Thursday, April 28, 2011

Gateway


Last week my husband and I went for an overnight 'retreat' to the Gateway Canyons Resort. Gateway is about an hour from where we live. It used to be a tiny farming community, with a Post Office, and a gas station/grocery store. It has become a resort, nestled along a river and surrounded by beautiful canyon walls.
We weren't there long, but we took a picnic along the river, then my husband went biking from there, while I sat and did a small oil sketch of the Palisade that looms over the canyon, from the back of the pick-up, which I had set up as a comfortable mobile 'studio.'


The next day, we took a terrifying drive up into the steep muddy mountains, then came back (thankfully) to the valley, where I set up my truck-studio and did another small painting while my husband hiked a bit. These two sketches are just 5x7". The first one I did on a gessoed masonite board, and the second is on canvas. I wanted to see which I preferred for this kind of quick oil sketch. The canvas won! It was much easier to paint on, and I like the effect better.




This is a view of the Palisade from our hotel room. We were just across the way from it.


And this is taken in the other direction. The resort has beautiful landscaping, and, while the flowers are not yet in bloom, a lot of the trees were blooming.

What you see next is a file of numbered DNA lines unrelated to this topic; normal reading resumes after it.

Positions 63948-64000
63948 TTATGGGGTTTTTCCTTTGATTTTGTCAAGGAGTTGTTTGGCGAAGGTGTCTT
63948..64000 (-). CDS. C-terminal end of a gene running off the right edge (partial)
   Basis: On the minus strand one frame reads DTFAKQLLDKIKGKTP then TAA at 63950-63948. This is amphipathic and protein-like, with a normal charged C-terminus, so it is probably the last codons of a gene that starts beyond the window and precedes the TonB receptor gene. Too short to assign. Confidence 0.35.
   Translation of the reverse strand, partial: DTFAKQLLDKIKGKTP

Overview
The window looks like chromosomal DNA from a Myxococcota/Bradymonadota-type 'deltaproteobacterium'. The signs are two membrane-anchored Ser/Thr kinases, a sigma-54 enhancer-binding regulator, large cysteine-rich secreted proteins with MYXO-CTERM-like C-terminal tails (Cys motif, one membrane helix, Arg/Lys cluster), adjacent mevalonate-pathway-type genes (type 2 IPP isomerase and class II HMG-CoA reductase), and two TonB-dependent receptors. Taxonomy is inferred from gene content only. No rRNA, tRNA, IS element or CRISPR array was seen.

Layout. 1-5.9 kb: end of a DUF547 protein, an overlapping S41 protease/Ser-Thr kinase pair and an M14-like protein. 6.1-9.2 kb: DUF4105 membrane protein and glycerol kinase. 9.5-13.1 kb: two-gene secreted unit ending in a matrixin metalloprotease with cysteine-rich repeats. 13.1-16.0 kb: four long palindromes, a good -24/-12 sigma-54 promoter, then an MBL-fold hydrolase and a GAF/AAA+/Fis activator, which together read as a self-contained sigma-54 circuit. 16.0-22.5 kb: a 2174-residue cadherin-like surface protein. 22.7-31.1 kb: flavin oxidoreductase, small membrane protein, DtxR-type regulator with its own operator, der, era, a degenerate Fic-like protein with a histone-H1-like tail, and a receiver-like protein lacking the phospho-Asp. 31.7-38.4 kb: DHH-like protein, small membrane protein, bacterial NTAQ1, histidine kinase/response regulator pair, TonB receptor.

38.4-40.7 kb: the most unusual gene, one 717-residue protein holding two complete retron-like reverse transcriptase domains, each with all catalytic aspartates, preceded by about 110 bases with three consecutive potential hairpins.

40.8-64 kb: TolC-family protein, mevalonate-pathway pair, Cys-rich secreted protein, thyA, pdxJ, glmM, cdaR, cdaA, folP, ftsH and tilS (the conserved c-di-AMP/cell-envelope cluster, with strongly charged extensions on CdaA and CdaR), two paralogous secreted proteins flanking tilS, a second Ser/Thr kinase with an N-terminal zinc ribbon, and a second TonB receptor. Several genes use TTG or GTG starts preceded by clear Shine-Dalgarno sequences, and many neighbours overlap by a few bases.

On a totally separate topic, yesterday was my day to paint with Alzheimer's patients again. I found that one of my two regular gentlemen has passed on to a better place, but the other one was there, and he was still painting his crocus when I left, after an hour. He is very methodical, and I believe he enjoys painting a great deal. I am so glad that I go to paint when I see him walk into the activity room! There was a new man there, along with all of the women. He did not paint this time, but watched with interest, so I think I can get a brush in his hands when I go again in two weeks. This volunteer work is not an easy thing to do. It pulls at my heartstrings every time. But I know the time passes so slowly for many of the people with this horrible disease, and when we smile and discuss their paintings together, and sometimes we sing, and often they tell me of events in their childhood (which is the point of the activity; to bring out memories), I am so glad that I am there. If anyone is interested in doing this, too, contact your local Alzheimers Association. The program is called "Memories in the Making," and they are glad to train new volunteers. Painting often takes place at the association facility with out-patients, giving their caretakers a short break. I paint at an in-patient facility, and activity directors at such places are also grateful for new volunteers and programs.

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